Ask the Expert: What are the Early Signs of Alzheimer’s Disease?

Ascension Medical Group physician Jenese Reynolds-Gibbs, M.D. tells us what to look out for and how to support our loved ones.

Alzheimer's disease

Imagine an incurable disease with no known cause. It slowly steals your memory; eventually rendering you unable to speak or perform the most basic daily activities. That’s Alzheimer’s disease.

“Alzheimer’s is a complex disease that includes a gradual disruption in memory and learning skills,” says Dr. Jenese Reynolds-Gibbs, M.D., a family physician with Ascension Medical Group. “The age of symptom appearance is usually in the mid-60s. It is not reversible, but some medications and interventions can slow the progression.”

According to Emory University’s Alzheimer’s Disease Research Center, Alzheimer’s is the sixth leading cause of death for all Americans, and the fourth leading cause of death for older African Americans. Additionally, Emory notes that African American elders are two to three times more likely to have Alzheimer’s disease compared to Caucasians.

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Researchers at Washington University in St. Louis have developed a blood test that “shows promise” in detecting Alzheimer’s at a very early stage. However, it’s too soon to know whether the test will be truly effective. In the meantime, observing your loved one is key.

Dr. Reynolds-Gibbs encourages family and friends to be especially alert for any problems with memory and other early warning signs of Alzheimer’s. “Aside from memory issues, early signs of Alzheimer’s may include difficulty finding words, impairment of judgment, or being easily distracted when completing familiar tasks,” she says.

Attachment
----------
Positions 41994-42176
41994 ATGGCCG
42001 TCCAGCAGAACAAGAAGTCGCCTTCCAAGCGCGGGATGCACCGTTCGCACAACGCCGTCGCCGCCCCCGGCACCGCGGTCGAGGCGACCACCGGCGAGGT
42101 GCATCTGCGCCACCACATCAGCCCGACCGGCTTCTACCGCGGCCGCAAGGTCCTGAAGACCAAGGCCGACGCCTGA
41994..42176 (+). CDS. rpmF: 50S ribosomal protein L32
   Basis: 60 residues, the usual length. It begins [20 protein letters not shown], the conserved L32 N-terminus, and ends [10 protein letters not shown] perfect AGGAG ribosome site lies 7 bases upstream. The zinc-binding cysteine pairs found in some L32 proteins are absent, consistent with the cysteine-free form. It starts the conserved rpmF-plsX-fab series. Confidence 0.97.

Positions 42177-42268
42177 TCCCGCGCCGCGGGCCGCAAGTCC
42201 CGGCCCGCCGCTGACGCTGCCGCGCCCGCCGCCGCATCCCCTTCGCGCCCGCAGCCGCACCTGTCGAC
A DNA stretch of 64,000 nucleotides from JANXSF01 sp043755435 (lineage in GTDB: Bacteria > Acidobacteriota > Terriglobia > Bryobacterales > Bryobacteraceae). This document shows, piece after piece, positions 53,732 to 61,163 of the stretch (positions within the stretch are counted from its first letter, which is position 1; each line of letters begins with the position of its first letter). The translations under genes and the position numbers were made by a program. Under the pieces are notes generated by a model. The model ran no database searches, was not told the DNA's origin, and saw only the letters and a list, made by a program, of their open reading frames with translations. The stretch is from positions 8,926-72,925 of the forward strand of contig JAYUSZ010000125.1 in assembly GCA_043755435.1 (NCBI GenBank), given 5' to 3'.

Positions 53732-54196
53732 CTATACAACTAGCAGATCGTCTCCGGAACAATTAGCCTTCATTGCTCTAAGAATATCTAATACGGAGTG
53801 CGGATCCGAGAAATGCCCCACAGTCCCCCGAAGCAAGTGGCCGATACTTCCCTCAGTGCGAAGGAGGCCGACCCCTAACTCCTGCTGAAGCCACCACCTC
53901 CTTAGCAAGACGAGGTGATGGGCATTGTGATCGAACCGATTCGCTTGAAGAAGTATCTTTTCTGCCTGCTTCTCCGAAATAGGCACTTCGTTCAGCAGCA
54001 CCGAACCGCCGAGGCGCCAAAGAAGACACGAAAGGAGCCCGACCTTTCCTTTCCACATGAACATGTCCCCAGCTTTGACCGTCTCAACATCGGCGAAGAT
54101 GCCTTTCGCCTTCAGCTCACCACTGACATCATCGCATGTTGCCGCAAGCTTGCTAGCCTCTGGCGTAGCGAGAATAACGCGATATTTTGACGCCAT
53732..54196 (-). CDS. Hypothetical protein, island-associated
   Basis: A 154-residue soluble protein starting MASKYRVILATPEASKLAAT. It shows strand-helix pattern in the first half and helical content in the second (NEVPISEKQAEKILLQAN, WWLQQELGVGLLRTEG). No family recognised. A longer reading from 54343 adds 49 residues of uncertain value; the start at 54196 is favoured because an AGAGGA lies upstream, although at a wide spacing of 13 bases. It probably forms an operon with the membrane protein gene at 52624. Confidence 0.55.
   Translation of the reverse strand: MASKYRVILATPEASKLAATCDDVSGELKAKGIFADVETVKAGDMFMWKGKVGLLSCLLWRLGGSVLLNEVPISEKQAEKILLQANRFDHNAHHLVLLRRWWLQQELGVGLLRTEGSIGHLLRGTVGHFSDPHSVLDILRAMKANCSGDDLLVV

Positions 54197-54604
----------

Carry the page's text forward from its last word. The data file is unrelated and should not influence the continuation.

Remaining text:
Not all forgetfulness signals Alzheimer’s, though. Dr. Reynolds-Gibbs explains, “Age-related or ‘normal’ forgetfulness usually occurs periodically. It may happen when the person is preoccupied with other things, but they remember the items or tasks later.”

“Family members should be concerned if the memory issues are progressive and include very familiar things like names of loved ones, or if there are personality changes,” she adds. Past medical history plays a large role in developing Alzheimer’s disease.

“Some risk factors for dementia include diabetes, high blood pressure, heart disease, stroke and obesity. Preventing and/or controlling these conditions can reduce the risk of developing dementia,” Dr. Reynolds-Gibbs says.

If you have concerns about an aging loved one, Dr. Reynolds-Gibbs urges an exam with your primary care provider. “Early detection may help slow the process and help the family plan for the future,” she says. Loved ones that refuse to see a doctor, or will not admit there are problems, present a special situation. Dr. Reynolds-Gibbs encourages family members to learn all they can about the disease, then approach the person.

“I recommend expressing those concerns one-on-one with the person. A group approach can be overwhelming or threatening,” she says. Seeing a doctor is vital to rule out other illnesses. “Memory issues and behavioral changes may be due to reversible causes like low thyroid, vitamin deficiencies, depression, brain tumors or medication interactions,” Dr. Reynolds-Gibbs says.

“It may take several conversations before they are willing to seek medical attention.” If the person absolutely refuses to see their doctor, Dr. Reynolds-Gibbs encourages family members to take advantage of dementia caregiver support groups. “Family members have to be an advocate for their loved ones,” she says. “It is OK to seek another opinion.”

Get more health information and find a doctor near you by visiting ascension.org/michigan or calling 866-501-DOCS (3627).

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